In this topic I will look at how to help you cope with the fairly common behaviour problems associated with fireworks. I will also be giving advice on how you should handle the lead up to and indeed your first fireworks night to hopefully stop any serious future problems. Many dogs do cope fine with fireworks but many need a helping hand.

    worried dog



    I have used in the title above “how to cope” as I do believe that for a majority of dogs this is the way to go. A proper cure for problems with fireworks is rare and involves a lengthy process of desensitization, habituation and counter conditioning that few owners and dogs can stick too. There is also the added problem that dogs do a lot of associative learning and though they do have a problem with the bangs of fireworks the nervousness, fear and anxiety that they may experience can also be associated with other things in the environment at the same time. For instance: the smell of cordite in the air, the whoosh of rockets going up, the vibrations in the air and of things in the environment caused by the explosions, the bright lights of exploding fireworks.
    Some may use a CD of fireworks to desensitize and habituate a dog to the sounds of fireworks but come the day of actual fireworks with the added sounds, smells and sights that the dog already associates with the scary stimulus, and for which you can not desensitize and habituate them too, things often go out the window.

    As I cannot look at a particular dog with problems here I will give general hints and tips that will hopefully help the majority out.

    Firstly we will take a look at the dog that already has problems with fireworks, later we will look at ways to prepare for your first fireworks event.


    Many dogs do have a problem with fireworks and the way they have learnt to deal with it will be different for every dog. Some dogs may just lay down quietly and seemingly have no problems but often they do have, they deal with it in this way and will suffer in silence. Others will continually look for reassurance from their owners by pawing, nudging, sitting near or on their owners. Others may whine, bark or even howl. Some may carry out more active behaviour, continually on the move looking for or going to “their safe place to hide", others may cower and look scared at every bang.

    Most owners will be able to tell if their dog has a problem with fireworks and if your dogs reactions are very severe and distressing to you then help from your vet in times of exposure, if you know they are coming, may be your only option. I am not a qualified vet but a qualified behaviourist and we did look at some drugs in my training. The only thing I would like to say here is stay away from the drug ACP (acepromazine), also known as ACE. This terrible drug sedates the dog by freezing the muscles yet still allows them to mentally experience all the scary stimuli, but not be able to react to them. Many dogs will come out of this sedation more noise phobic (scared of) than before. In my opinion it is a terrible drug for overcoming fear/phobia issues. ACP should not be used for phobia and anxiety disorders (Neilson JC 2002, Carey R 2002- Vet Sci ).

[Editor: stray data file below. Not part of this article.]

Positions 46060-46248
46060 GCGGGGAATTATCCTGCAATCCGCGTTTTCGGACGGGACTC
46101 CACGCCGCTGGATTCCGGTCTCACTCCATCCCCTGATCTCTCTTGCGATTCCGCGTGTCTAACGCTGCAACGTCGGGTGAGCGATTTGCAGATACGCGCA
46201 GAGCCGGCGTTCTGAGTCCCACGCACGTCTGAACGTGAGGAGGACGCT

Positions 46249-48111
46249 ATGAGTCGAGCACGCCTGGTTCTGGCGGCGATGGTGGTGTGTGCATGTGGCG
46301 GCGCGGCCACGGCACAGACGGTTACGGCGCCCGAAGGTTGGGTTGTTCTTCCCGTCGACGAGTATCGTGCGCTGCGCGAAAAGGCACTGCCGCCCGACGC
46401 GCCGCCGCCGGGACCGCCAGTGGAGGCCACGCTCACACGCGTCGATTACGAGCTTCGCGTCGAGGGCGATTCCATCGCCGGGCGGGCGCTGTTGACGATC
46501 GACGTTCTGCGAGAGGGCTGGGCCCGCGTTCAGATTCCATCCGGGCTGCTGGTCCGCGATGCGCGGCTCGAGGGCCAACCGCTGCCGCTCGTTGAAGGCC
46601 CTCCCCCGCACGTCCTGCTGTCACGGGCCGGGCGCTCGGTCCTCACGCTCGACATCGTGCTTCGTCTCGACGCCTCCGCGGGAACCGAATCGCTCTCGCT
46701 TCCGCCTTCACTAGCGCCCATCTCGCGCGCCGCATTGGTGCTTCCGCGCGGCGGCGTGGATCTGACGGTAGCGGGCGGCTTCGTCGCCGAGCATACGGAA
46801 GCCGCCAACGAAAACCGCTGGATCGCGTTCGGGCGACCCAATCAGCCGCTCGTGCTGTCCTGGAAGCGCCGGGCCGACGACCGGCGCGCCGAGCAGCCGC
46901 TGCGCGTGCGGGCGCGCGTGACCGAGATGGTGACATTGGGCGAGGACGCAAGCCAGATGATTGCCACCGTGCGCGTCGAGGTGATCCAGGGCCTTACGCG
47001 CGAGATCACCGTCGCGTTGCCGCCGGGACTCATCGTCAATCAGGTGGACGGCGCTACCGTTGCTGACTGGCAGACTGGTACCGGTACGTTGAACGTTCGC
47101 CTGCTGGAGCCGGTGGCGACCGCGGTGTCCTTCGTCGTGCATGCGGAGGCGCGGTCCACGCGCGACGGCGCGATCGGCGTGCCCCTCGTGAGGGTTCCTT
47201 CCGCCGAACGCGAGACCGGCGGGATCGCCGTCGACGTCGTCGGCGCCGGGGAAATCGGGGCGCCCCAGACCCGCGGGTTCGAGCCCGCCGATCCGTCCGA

I know of some dog owners who live in Lewes in Sussex, England where they have a huge fireworks festival every year and they will go to family or friends who live away from there to help their dogs out, (where they go may still have some fireworks but the intensity will be drastically reduced), but this is only an option for very few. For those dogs with problems of a lesser nature all the following may help.

    The first thing I want to look at is DAP (dog appeasing pheromone, brand name Adaptil). Now, this is not a cure by any stretch of the imagination. but I do definitely think it does help things in many dogs (not all dogs). DAP is a chemical copy of the pheromone that a bitch produces to calm her puppies when they are anxious or stressed and the association that the pup and juvenile dog have with this pheromone is carried on into adult life and so when used properly with other initiatives may help by calming the dog. 

    THE EFFECTIVENESS OF DAP obviously relies on the fact that your dog, when a pup, did spend it's puppy hood with the mother and so actually experienced the using of this pheromone in times of actual anxiety/stress. Pups that did not spend their first 8 weeks with mum: puppy farms, crated pups, isolated pups, mum not present, will not respond to DAP, SADLY THERE ARE MANY PUPS/DOGS OUT THERE THAT HAD THIS BAD START IN LIFE.

    These DAP's are not expensive and should be purchased well before the event (fireworks night etc), the plug in version needs to be plugged in and working two weeks before the event to help with building up a calming environment (the day before is no good). The sort you want to go for are the plug in one (like a plug in air freshener) and the spray. DAP is in no way harmful to your dog (OR US) and I am a great believer in trying something that your pet does not have to ingest (swallow) or have injected to get possible benefits.